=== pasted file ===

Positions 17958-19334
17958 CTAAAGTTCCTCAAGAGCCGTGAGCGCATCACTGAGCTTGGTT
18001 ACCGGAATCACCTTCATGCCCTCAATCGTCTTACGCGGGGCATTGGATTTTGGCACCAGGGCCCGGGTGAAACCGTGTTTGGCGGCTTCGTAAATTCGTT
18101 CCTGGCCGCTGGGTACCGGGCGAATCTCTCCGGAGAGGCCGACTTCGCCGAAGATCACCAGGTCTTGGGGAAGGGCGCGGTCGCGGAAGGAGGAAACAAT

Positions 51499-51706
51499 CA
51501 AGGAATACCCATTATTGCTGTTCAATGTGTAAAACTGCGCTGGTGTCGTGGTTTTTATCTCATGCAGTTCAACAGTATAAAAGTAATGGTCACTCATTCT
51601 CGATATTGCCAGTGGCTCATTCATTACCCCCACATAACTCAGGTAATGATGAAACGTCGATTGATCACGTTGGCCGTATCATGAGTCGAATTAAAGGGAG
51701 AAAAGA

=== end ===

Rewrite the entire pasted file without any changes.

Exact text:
Positions 17958-19334
17958 CTAAAGTTCCTCAAGAGCCGTGAGCGCATCACTGAGCTTGGTT
18001 ACCGGAATCACCTTCATGCCCTCAATCGTCTTACGCGGGGCATTGGATTTTGGCACCAGGGCCCGGGTGAAACCGTGTTTGGCGGCTTCGTAAATTCGTT
18101 CCTGGCCGCTGGGTACCGGGCGAATCTCTCCGGAGAGGCCGACTTCGCCGAAGATCACCAGGTCTTGGGGAAGGGCGCGGTCGCGGAAGGAGGAAACAAT

Positions 51499-51706
51499 CA
51501 AGGAATACCCATTATTGCTGTTCAATGTGTAAAACTGCGCTGGTGTCGTGGTTTTTATCTCATGCAGTTCAACAGTATAAAAGTAATGGTCACTCATTCT
51601 CGATATTGCCAGTGGCTCATTCATTACCCCCACATAACTCAGGTAATGATGAAACGTCGATTGATCACGTTGGCCGTATCATGAGTCGAATTAAAGGGAG
51701 AAAAGA